• Fighting ended when a peace agreement was signed in 1953, leaving Korea divided exactly as it had been before the war.
  • 1950
    • Senator Joseph McCarthy claimed he knew the names of hundreds of Communists working in the American government.
    • Although McCarthy never proved his claims, he frightened many people.
      • Second Red Scare
the cold war in latin america
The Cold War in Latin America
  • In 1959, Fidel Castro established a Communist government in Cuba.
    • Bay of Pigs Invasion, 1961.
      • Failed attempt by Cuban exiles (trained by the CIA) to overthrow the Castro government.
    • The Cuban Missile Crisis, 1962.
      • U.S. spy planes discovered the Soviets were secretly building bases in Cuba with nuclear missiles aimed at the U.S.
      • Kennedy responded with a blockade.
      • Deal reached by the U.S and the U.S.S.R.
the war in vietnam
The War in Vietnam
  • The Cold War spreads to Southeast Asia.
  • Communist (North) / non-Communist (South)
    • Vietcong (South Vietnamese Communists) launched a guerrilla war with North Vietnamese support to reunite the country under Communist rule.
  • 1964, Congress gives President Johnson authority to halt North Vietnamese aggression (Gulf of Tonkin Resolution).
  • Half a million U.S. troops were sent to aid South Vietnam, but they were unable to defeat the North Vietnamese and Vietcong.
  • America finally withdrew.
  • Results of the war
    • America’s longest war
    • 58,000 American causalities
    • Cost of war -> 150 billion dollars
    • South Vietnam falls to Communist North (country is reunited under Communist rule)
civil rights and reform 1950 1968
Civil Rights and Reform1950-1968
  • The Supreme Court ended racial segregation in public schools.
  • President Johnson introduced “Great Society” programs to help the poor.
  • Women demanded greater equality.
the civil rights movement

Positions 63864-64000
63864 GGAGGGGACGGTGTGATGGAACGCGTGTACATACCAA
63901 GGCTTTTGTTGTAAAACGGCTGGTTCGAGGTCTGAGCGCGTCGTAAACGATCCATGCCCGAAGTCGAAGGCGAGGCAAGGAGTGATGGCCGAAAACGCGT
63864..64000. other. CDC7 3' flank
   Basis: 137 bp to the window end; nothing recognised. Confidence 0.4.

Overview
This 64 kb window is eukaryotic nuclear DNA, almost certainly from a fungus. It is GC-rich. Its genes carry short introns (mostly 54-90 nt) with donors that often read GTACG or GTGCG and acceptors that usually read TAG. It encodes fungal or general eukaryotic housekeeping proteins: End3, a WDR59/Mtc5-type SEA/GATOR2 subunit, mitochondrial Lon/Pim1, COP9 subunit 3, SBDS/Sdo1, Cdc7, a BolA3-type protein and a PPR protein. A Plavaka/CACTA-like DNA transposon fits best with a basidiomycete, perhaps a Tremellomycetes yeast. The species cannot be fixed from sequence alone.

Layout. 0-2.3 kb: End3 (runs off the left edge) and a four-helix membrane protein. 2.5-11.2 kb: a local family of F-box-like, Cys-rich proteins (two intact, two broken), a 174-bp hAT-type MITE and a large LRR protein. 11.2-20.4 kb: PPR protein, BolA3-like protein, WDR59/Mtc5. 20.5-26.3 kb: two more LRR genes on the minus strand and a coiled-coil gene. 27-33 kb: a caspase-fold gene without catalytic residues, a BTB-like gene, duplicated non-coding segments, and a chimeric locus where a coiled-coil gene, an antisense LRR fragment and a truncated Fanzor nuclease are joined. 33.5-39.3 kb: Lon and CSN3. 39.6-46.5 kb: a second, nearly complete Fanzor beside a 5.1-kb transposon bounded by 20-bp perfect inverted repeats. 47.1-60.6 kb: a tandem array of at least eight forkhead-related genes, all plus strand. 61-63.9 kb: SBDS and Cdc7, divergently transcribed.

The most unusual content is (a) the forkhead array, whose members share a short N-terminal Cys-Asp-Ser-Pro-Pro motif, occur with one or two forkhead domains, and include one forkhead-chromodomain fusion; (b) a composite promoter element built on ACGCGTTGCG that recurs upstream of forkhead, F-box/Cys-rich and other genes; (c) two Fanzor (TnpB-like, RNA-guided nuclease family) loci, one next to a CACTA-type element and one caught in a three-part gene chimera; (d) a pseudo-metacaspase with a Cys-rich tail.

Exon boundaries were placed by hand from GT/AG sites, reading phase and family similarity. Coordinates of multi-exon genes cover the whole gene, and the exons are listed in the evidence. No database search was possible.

The Civil Rights Movement
  • Brown v. Board of Education, 1954
    • The Supreme Court ruled that segregation in public schools was unconstitutional, ending racial segregation in public schools.
  • The leadership of Dr. Martin Luther King, Jr.
    • Civil disobedience
    • Montgomery Bus Boycott
      • Rosa Parks
    • March on Washington
      • “I have a Dream” Speech
  • Civil Rights Act of 1964
    • Prohibited discrimination on the basis of race or religion in businesses involved in interstate commerce.
  • Voting Rights Act of 1965
    • Prohibited practices that were being used to prevent African Americans from voting.
jfk and lbj
  • Presidents John F. Kennedy (1961-963) and Lyndon B. Johnson (1963-1968) attempted to promote social reform.
    • They proposed civil rights legislation and programs to improve education and reduce poverty.
      • President Johnson-> “Great Society” programs which included Medicare, aid to education, and assistance to inner cities and rural districts.
the women s liberation movement
The Women’s Liberation Movement
  • Impact of the Women’s Liberation Movement
    • Education:
      • New programs promoted hiring women professors.
      • More women were admitted into military academies, law school, and medical schools.
    • Employment:
      • Federal aid was provided to build child-care centers.
      • Laws were passed requiring companies to pay women the same wages for the same work.
    • Other Changes:
      • More funds were spent for research on women’s diseases.
      • Urged men to share domestic duties like cooking and cleaning.
from crisis to prosperity 1968 present
From Crisis to Prosperity1968-present
  • Failure in Vietnam and the Watergate scandal weakened the Presidency.
  • President Reagan restored prosperity.
  • President Bush witnessed the end of the Cold War.
  • Under President Clinton, Americans enjoyed an economic boom.
the watergate crisis
The Watergate Crisis
  • 1972
    • A group working for Nixon’s re-election was caught breaking into the Democratic Party headquarters at the Watergate building in Washington D.C.
      • President Nixon and his advisers tried to cover up the investigation.
      • The U.S. Supreme Court ordered President Nixon to turn over secretly taped White House conversations.